In 1991, Marcy and Siobhan were working on the second Shakespears Sister album, Hormonally Yours (a favorite of mine), on which they moved away from working with Richard and toward working with Dave and Alan Moulder. (To be precise, they went from Richard co-writing all but two songs on their first album - one of them a cover - and producing every song to him only co-writing two on the second, and not producing any.)
Where and how Little Black Book fits into that, I don't know. Unfortunately, Belinda doesn't mention it in her memoir. But either way, given that Marcy and Richard were behind it, it's no surprise that I love it. Although not released as a single to support its parent album, it was released to promote The Best of Belinda, Volume 1, because I guess the thought of recording a new song was too much for the Legend to take, dddd. It wasn't even included on the American equivalent, Her Greatest Hits, though nor were (We Want) The Same Thing, La Luna, World Without You, and Runaway Horses.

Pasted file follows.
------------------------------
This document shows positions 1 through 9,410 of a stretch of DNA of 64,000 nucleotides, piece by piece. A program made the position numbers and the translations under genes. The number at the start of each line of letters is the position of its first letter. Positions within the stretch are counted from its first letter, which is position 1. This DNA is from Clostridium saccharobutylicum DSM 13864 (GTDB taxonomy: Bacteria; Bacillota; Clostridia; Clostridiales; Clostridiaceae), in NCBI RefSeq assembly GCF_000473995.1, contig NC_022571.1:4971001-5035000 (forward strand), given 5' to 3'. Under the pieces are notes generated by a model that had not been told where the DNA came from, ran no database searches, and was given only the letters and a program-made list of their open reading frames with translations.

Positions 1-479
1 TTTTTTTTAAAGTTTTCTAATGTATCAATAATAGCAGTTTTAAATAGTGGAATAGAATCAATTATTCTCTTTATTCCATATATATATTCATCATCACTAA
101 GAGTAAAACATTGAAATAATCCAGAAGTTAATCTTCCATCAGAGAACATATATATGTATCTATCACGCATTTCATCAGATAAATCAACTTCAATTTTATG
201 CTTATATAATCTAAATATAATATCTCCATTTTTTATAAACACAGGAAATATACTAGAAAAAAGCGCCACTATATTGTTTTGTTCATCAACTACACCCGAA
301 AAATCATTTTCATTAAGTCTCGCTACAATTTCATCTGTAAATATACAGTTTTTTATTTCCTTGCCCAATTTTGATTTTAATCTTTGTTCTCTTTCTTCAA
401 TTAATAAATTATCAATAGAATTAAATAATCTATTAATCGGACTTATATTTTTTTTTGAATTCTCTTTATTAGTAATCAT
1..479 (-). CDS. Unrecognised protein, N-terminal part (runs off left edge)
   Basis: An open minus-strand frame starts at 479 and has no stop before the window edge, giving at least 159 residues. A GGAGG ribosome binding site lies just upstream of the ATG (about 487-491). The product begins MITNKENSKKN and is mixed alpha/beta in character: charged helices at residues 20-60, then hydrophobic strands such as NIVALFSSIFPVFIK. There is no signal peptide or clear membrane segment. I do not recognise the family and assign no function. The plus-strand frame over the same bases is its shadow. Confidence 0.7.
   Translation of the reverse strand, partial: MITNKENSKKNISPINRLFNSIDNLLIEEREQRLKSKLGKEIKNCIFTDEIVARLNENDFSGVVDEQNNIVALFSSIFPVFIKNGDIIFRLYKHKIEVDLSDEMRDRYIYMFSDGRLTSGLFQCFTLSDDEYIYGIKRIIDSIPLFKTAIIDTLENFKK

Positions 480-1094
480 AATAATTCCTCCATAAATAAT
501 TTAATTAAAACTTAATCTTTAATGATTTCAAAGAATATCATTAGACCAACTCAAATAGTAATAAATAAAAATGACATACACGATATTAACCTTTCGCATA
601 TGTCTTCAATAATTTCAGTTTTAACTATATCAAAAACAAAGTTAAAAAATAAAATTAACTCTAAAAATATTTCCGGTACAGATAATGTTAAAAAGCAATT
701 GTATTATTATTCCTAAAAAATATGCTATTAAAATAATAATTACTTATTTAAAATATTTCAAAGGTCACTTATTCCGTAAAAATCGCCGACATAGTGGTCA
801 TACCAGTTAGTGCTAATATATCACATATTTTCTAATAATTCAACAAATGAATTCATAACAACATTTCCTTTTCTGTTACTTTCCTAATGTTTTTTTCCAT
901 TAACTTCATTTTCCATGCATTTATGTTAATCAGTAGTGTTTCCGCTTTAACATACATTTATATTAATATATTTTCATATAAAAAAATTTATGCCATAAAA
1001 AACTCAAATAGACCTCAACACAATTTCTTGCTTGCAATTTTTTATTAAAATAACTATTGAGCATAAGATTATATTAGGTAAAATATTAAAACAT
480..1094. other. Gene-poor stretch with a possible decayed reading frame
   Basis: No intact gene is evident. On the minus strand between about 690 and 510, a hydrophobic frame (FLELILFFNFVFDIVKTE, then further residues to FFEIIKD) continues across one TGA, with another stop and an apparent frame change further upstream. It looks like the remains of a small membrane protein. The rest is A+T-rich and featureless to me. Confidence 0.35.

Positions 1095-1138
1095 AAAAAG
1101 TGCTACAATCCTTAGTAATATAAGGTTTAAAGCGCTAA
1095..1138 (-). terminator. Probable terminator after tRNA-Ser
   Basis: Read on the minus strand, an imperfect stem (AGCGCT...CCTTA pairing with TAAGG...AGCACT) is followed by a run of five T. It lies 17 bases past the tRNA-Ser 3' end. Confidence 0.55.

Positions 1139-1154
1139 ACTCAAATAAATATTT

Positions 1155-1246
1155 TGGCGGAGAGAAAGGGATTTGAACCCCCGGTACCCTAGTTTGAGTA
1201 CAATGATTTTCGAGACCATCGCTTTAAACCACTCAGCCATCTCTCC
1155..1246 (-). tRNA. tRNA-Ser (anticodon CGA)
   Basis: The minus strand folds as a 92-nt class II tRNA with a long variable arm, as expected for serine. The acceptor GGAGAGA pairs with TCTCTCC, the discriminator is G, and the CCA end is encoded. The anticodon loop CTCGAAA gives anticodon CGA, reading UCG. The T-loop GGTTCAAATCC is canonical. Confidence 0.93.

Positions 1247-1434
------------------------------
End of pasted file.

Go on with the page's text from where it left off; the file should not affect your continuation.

On that note, @Hudweiser (8.5) opines, "She was a tad lazy using this to launch her Best Of album in Europe, as if it was a new recording, but then turned out not to be." @CasperFan (9) has "always had a soft spot for this - although you’d never thought it would be picked as a single, especially to lead a greatest hits campaign. I don’t know why I love it really but I just do - a nice simple pop song and I’m expecting to be alone in rating it so highly. As with many Belinda songs, I love the middle 8." Well, you certainly weren't alone in your love for it, so well done!
"Love this one, and love it even more knowing Marcella was involved!" says my fellow SS fan @tylerc904 (9). Meanwhile, @pop3blow2 (10) marvels, "What a perfect little gem of a pop song."